The Advocate (Baton Rouge): Group assails plant’s record

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BY CHARLES LUSSIER, Advocate staff writer

Over the past few months, the Louisiana Bucket Brigade has collected 1,363 letters from state residents urging ExxonMobil to reduce the number of accidents at its large oil refinery in Baton Rouge.

The Bucket Brigade claims it has spent two years trying unsuccessfully to meet with Baton Rouge Refinery Manager Steven Blume.

The letters, which brigade members began collecting in August, urge Blume to “upgrade equipment, hire more workers, improve emergency alerts and implement proper shut downs of the refinery in advance of storms,” according a news release.

The letters apparently weren’t delivered as planned.

“We still have the letters,” Anne Rolfes, director of the brigade, acknowledged in an email.

.The New Orleans-based environmental group had originally sought to deliver those letters directly to Blume.

Lana Venable, a spokeswoman for ExxonMobil, said Blume is out of town this week, and, in any case, the plant has high security, and that letters and packages need to come through the U.S. mail.

“This continues a trend of their refusal to sit down and talk about their accident problem,” Rolfes said.

Instead, the Bucket Brigade held a press conference outside the downtown Baton Rouge offices of Louisiana Mid-Continent Oil and Gas Association, the industry trade group to which ExxonMobil belongs.

Chris John, president of the trade group, sent out a news release denouncing the move calling it a “political stunt designed to attract headlines.”

Rolfes said ExxonMobil should strive to have zero accidents.

“ExxonMobil’s profit last year was $30 billion, and they can afford to do better,” Rolfes said. “Hiring more workers — not contractors — would be a good start.”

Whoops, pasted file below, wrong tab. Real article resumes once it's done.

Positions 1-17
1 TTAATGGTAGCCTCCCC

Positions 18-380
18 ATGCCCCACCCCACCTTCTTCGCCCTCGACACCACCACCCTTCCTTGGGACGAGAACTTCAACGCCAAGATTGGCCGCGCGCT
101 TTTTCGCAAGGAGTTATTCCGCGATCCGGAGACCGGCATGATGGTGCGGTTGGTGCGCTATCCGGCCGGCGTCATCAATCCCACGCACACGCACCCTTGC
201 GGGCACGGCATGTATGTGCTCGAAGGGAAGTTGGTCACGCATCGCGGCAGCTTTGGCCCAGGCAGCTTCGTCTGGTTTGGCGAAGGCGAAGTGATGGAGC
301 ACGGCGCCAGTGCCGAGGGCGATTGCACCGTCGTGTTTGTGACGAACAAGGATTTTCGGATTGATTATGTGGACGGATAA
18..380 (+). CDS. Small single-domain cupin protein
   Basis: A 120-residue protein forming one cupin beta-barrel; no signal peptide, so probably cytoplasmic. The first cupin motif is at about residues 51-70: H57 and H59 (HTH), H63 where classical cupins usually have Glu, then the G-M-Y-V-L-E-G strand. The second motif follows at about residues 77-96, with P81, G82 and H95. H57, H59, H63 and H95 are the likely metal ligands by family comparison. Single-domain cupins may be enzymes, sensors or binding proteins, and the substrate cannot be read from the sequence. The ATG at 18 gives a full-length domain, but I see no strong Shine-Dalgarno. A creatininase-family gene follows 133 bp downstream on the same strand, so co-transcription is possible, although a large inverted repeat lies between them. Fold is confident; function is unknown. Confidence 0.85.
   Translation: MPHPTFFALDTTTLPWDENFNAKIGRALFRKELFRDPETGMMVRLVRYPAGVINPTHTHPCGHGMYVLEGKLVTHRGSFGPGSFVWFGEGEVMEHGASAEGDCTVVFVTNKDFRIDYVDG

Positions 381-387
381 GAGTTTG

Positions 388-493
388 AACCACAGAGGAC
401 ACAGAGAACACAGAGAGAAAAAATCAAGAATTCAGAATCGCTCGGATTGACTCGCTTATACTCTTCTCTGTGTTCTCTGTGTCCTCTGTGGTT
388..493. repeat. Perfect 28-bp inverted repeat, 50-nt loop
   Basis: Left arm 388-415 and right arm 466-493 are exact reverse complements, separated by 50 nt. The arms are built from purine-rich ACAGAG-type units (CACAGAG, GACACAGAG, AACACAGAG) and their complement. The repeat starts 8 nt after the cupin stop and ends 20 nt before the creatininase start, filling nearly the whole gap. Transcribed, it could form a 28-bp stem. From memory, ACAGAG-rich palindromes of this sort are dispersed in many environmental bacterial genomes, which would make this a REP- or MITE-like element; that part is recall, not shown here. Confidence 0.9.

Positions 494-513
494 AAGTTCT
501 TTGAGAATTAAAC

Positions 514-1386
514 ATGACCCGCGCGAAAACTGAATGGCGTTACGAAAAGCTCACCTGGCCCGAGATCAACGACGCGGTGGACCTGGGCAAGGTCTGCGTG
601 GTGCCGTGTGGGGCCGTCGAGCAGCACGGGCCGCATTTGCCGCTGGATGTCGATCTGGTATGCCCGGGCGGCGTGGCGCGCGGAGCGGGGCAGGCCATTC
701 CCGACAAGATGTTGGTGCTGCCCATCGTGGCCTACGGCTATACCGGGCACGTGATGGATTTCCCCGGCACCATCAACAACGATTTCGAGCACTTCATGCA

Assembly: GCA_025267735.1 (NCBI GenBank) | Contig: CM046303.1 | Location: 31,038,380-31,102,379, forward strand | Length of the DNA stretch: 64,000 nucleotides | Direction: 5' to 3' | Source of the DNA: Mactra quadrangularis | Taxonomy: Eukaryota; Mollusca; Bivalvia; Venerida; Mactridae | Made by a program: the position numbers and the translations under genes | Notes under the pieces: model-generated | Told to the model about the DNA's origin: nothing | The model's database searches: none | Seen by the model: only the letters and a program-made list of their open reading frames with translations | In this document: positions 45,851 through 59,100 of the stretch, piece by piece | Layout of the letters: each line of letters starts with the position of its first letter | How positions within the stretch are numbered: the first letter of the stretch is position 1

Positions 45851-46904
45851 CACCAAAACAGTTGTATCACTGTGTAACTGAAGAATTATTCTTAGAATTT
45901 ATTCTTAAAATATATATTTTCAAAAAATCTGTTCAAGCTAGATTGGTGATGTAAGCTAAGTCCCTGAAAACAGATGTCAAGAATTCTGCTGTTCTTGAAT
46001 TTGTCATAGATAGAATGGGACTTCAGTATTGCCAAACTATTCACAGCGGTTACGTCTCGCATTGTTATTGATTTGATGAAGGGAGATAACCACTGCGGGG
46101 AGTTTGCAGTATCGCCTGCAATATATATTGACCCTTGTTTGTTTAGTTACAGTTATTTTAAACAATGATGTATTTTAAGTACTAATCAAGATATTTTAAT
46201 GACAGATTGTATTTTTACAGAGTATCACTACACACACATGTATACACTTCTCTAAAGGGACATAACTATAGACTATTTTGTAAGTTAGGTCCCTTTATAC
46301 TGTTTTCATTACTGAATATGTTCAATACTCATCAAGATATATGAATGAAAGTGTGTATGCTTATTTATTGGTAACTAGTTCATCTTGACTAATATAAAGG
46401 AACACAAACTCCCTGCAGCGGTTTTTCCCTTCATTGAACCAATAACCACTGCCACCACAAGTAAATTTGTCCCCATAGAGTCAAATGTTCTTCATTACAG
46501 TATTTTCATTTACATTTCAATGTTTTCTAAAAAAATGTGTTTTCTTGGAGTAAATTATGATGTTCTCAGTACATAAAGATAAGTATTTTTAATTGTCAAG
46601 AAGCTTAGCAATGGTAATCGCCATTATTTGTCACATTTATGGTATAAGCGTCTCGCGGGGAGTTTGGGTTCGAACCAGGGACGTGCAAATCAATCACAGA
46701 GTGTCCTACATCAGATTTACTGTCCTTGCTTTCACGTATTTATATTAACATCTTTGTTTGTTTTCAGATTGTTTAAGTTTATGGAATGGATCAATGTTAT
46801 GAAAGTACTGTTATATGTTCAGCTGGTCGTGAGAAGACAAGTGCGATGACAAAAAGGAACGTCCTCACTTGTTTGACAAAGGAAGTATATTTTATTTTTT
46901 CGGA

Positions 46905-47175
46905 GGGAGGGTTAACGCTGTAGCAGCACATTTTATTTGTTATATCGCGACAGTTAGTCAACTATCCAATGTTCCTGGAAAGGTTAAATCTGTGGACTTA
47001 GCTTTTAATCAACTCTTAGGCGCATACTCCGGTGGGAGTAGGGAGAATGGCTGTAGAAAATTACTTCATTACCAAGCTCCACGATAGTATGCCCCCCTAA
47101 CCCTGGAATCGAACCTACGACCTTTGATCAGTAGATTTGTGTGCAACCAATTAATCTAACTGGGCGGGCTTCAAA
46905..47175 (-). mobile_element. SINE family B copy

In its news release, the brigade calls explicitly for full-time “union” workers at the refinery.

The Bucket Brigade initiative is also endorsed by a Baton Rouge community group, Community Empowerment for Change, and the United Steelworkers, a national trade union that has a local at the refinery.

“We’re concerned with refinery safety,” said Lynne Baker Hancock, a union spokeswoman, describing it as the dominant union in the “refinery sector.”

She said that plant workers with union representation are more likely to report health and safety problems and refuse to work in unsafe conditions than contract workers.

Hancock acknowledged that the union in January will start renegotiations on its contract with ExxonMobil, including its Baton Rouge refinery. She said, though, that the union was not involved in the letter drive and that the contract renegotiations are not connected to the drive.

Between 2005 and 2010, the Bucket Brigade found that ExxonMobil reported an average of two accidents a week.

For the past three years, the Bucket Brigade has published an annual survey of refinery accidents.

In 2010, ExxonMobil was involved in 103 of the 354 incidents catalogued in the survey.

The refiner, however, maintains that most of these incidents were minor. The company reported them, as courtesy calls, to state regulators because often it didn’t know initially how bad they were.

Only 32 of the incidents involved emissions that later proved big enough to require that they had to be reported to state and to federal regulators,

“We’d rather report too many times than misreport,” said Robert Berg, who works on environmental issues for ExxonMobil in Louisiana.

Berg said the short term contract workers at ExxonMobil mostly fall into two categories: They work in ancillary functions where it makes no sense to hire full-time people, or are veteran specialists in their areas of expertise.

And any time someone works in the plant, they go through the same safety courses, Berg said.

Berg said he’s puzzled by the Bucket Brigade letter drive, saying that refinery manager Blume showed representatives of the environmental group around the plant earlier this fall, allowing them to ask whatever questions they wanted about plant operations.

“We really rolled out the red carpet for them,” Berg said.

The tour was a nice gesture, Rolfes said, but the Bucket Brigade did not talk to Blume or address the group’s issues with the company.

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